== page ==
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  #1  
Old 11-04-2005, 11:07 PM
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Katmandu Katmandu is offline
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Question Snow Plowing Tips and Tricks ??

Have anymore tips for a person just starting out in the Snow Plow business ?? 1-man operation here focusing on small jobs (for now)!

What are the basics to know for Snow Plowing ?

How much do you Charge ??

Any advice/tips would be GREATLY Appreciated !!
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  #2  
Old 11-05-2005, 09:29 AM
jroehl jroehl is offline
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I don't personally plow much (I help a friend out on occasion), but I can tell you this:

Get dual batteries. Low speeds in parking lots with lots of power draw running the hydraulic pumps = dead battery. A second one helps you get through a job and back on the road to get your batteries charged.
Charge for your time and your equipment. Around here, that's about $25-30/hr for you, and that much again for your truck, for a total of about $50-60/hr.
Save for a new transmission. You'll need a new one sooner than you think.

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  #3  
Old 11-05-2005, 09:39 AM
1956MarkII 1956MarkII is offline
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1) Don't get into the snow-plowing business. I've seen more people try it and fail. If there's nothing I can say to change your mind, then proceed to number 2.

2) Take your time, don't rush the job, especially with residential jobs. You can lose any profit you made by spending the spring fixing the damage you did to the edges of their precious gardens. Post stakes along the edge of the driveway so you know where the pavement ends and the lawn begins.

3) Most plow businesses today charge a combination of flat rate and fee-per-plow. For example, $300 for the season, and that gets the customer 15 plows. If they exceed 15 plows, then it's $40 per plow after that, which seems the fairest way to do it for both contractor and customer. You'll have to adjust the $ amounts to your local area, I just used those as examples.

4) If you don't have a taste for Starbucks, develop one. You'll need coffee that strong to keep you awake throughout the night. And you will be up a lot of nights; people want their driveway clear when they leave for work in the morning, not excuses why it didn't get done.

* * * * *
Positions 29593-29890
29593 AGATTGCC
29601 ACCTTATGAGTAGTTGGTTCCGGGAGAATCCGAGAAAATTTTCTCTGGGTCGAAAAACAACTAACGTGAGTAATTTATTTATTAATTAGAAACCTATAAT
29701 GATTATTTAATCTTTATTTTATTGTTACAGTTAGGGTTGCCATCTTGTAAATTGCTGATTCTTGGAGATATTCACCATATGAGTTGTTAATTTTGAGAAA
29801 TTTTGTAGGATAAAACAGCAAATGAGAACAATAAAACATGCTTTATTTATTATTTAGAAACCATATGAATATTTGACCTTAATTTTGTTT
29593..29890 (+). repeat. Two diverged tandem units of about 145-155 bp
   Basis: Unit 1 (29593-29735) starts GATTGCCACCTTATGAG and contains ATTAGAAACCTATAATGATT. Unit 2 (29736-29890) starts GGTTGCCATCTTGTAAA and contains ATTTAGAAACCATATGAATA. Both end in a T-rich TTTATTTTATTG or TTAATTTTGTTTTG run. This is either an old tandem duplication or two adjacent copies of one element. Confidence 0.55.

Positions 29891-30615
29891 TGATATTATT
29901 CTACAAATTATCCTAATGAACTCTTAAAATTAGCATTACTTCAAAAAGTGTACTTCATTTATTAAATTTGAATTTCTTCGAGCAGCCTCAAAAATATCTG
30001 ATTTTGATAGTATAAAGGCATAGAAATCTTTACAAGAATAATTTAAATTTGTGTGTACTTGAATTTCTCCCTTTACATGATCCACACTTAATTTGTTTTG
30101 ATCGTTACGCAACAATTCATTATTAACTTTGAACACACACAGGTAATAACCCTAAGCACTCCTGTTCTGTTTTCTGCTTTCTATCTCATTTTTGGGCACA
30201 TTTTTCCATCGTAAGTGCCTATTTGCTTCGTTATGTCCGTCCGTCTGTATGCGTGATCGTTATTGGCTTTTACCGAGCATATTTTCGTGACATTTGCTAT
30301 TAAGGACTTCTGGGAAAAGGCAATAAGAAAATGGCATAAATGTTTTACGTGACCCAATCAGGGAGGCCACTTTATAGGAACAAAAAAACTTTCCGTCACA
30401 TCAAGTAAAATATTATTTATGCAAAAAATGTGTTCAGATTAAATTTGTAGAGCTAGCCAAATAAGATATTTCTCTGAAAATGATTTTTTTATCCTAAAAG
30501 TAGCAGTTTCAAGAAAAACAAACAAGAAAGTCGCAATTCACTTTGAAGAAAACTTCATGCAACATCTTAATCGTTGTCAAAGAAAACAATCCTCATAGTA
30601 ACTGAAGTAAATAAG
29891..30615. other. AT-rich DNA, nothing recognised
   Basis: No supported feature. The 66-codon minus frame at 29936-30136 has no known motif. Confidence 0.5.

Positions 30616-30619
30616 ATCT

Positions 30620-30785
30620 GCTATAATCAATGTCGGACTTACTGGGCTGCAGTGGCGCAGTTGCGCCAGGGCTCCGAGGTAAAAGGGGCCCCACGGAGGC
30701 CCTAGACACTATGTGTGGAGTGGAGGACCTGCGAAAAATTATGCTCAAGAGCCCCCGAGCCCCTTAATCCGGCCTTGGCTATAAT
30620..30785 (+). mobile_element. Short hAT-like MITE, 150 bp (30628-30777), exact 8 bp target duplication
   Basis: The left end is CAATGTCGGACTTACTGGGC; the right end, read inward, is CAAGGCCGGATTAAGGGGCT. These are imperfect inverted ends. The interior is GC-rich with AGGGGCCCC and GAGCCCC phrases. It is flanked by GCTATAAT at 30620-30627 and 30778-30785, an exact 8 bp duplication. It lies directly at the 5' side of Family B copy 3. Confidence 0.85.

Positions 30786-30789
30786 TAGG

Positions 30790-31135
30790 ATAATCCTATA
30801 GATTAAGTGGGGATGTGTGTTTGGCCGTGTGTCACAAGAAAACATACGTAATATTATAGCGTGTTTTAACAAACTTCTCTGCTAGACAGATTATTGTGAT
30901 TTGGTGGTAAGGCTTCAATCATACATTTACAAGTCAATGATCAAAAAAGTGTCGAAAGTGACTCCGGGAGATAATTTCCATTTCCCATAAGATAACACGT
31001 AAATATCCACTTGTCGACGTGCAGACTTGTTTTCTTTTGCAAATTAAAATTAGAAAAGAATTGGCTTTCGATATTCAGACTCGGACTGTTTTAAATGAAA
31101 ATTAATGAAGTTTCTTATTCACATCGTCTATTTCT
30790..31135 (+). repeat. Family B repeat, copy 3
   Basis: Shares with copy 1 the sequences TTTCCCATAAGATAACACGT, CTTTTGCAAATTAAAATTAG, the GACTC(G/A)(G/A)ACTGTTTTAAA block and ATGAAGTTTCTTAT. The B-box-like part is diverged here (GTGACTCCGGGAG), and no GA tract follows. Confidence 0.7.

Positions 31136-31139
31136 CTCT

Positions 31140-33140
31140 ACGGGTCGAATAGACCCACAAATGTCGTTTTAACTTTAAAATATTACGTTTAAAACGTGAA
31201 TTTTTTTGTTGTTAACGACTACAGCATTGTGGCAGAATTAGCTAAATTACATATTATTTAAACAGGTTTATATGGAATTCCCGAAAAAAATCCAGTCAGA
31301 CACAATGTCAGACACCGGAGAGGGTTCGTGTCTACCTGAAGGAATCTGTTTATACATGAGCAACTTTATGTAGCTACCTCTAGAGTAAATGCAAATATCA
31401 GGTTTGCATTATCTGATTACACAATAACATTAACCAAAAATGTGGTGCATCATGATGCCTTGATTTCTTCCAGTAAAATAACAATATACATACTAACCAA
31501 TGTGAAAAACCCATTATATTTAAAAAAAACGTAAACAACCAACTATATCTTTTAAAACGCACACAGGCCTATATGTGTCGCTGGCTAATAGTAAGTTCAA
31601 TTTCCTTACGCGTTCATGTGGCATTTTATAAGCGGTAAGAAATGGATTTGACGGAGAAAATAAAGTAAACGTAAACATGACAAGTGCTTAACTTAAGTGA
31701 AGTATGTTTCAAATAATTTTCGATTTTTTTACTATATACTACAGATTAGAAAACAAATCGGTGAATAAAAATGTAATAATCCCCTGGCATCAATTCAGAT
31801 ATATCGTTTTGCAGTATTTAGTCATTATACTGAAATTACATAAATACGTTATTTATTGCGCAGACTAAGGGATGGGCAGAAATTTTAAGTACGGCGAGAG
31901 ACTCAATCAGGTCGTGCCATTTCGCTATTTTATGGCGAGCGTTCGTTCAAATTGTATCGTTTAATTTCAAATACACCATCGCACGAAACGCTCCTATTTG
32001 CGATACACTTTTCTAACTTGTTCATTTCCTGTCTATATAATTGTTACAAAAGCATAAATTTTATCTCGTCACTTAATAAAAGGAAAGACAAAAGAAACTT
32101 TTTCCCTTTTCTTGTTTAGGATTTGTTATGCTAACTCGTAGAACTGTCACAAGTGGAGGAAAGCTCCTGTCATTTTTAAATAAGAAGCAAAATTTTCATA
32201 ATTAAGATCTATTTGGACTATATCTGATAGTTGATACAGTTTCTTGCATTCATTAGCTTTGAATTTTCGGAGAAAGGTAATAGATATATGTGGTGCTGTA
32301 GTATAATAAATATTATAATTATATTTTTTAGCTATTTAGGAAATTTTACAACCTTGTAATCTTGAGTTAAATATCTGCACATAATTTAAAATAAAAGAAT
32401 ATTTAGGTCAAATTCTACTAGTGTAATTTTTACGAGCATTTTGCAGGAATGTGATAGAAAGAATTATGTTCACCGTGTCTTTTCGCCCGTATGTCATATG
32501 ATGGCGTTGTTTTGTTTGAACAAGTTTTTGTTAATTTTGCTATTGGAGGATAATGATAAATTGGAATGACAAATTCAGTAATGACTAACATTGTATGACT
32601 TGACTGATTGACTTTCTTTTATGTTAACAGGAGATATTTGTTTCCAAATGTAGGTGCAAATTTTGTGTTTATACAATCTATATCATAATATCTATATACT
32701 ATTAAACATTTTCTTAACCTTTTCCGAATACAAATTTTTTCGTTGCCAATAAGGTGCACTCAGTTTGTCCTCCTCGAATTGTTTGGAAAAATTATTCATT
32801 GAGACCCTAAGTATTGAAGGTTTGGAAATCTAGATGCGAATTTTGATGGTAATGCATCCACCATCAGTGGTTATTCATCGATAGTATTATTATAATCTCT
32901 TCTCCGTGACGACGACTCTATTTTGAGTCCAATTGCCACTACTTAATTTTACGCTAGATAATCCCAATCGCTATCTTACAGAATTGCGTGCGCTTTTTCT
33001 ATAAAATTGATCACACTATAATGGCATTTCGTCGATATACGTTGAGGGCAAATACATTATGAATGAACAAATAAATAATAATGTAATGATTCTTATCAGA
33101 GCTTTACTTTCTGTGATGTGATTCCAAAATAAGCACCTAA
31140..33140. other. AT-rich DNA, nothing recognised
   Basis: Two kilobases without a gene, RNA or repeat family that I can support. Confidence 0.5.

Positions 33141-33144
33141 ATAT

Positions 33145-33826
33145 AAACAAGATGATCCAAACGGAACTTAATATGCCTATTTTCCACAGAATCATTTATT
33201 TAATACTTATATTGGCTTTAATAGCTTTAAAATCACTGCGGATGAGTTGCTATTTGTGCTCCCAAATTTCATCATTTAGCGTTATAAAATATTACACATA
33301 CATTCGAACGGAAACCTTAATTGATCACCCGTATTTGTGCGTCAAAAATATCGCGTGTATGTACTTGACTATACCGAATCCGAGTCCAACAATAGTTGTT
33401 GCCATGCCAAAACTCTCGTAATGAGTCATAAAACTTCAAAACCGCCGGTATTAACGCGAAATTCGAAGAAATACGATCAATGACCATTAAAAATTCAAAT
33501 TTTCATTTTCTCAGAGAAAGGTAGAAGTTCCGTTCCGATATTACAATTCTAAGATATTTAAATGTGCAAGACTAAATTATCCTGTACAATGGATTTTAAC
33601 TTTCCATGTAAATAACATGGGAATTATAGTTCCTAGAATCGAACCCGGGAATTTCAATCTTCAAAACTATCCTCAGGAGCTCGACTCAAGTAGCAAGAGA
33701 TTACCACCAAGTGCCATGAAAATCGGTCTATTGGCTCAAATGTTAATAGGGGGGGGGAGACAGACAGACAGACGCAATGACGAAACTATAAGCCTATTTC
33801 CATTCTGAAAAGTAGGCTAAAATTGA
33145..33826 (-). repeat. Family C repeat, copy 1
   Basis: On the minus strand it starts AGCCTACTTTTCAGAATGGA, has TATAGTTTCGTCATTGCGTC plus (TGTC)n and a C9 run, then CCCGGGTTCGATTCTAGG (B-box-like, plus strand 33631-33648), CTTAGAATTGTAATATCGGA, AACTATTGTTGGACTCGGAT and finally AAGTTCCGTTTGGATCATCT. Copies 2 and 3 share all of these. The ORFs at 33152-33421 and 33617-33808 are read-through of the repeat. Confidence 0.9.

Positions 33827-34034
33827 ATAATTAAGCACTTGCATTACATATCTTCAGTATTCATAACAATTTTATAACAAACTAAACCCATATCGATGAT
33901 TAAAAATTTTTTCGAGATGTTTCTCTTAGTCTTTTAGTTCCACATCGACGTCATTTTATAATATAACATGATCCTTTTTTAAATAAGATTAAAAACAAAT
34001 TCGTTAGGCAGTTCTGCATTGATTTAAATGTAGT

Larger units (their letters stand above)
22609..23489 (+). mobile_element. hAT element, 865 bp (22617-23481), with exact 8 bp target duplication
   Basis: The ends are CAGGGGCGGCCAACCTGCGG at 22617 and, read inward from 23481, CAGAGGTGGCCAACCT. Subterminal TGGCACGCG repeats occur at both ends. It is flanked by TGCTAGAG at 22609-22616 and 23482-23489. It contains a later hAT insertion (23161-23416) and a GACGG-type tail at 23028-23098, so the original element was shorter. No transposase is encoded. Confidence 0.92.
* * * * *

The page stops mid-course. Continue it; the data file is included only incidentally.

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  #4  
Old 11-05-2005, 12:28 PM
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Question

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Originally Posted by 1956MarkII
1) Don't get into the snow-plowing business. I've seen more people try it and fail. If there's nothing I can say to change your mind, then proceed to number 2.
Roger that.

I'm looking at doing this as very P/T income. Most likely charge as "Per Plow" jobs and no Contracts. I already work FT (3rd Shift) as is. I'm looking for some extra income to keep my Hot Rod project moving along.

What reasons have you seen why people fail at it ??
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Old 11-05-2005, 01:23 PM
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Quote:
Originally Posted by Katmandu
What reasons have you seen why people fail at it ??
Re-read his answers, numbers 2 and 4.

Third shift doesn't sound very conducive to being even a part-timer. Screw up once and people won't call you again. They don't want to talk to a voice mail or answering machine, either. They want to talk to a person and know that they're next on the list (whether they actually are or not). Contracts ensure that you have regular customers and mean that you can plan on plowing (put your plow on BERFORE the snow gets there) when the snow flies instead of twiddling your thumbs waiting by the phone.

Are you also ready to do sidewalks and such? If not, most will use you once, then find someone willing to do it all.

You have to either do it, or not do it, no in-between stuff. People like good customer service, and will sometimes even pay more for it.

Jason
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  #6  
Old 11-05-2005, 08:14 PM
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Are you also ready to do sidewalks and such? If not, most will use you once, then find someone willing to do it all.

Jason
Depends on how it pays I suppose.

What's the going rates for sidewalks and salting ??
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  #7  
Old 11-05-2005, 11:17 PM
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If you really want to get started in the snow removal business, why not call a couple of 'established' companies in your area (from home) and ask how much THEY charge, because you are 'not-in-the-best-health' (Ahem, ahem) and will be needing YOUR snow removed this year, and you want to compare prices before deciding who you will give your hard earned money to.


My brother-in-law did that, and he under-cut prices by just a few dollars.
He has more grass cutting and snow removal work than you can imagine.

Last edited by 00BlueOvalRanger; 11-05-2005 at 11:19 PM.
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  #8  
Old 11-06-2005, 08:54 AM
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Here's an idea I just thought of. I am not sure if you already have the equipment and stuff to do plowing but here is an idea.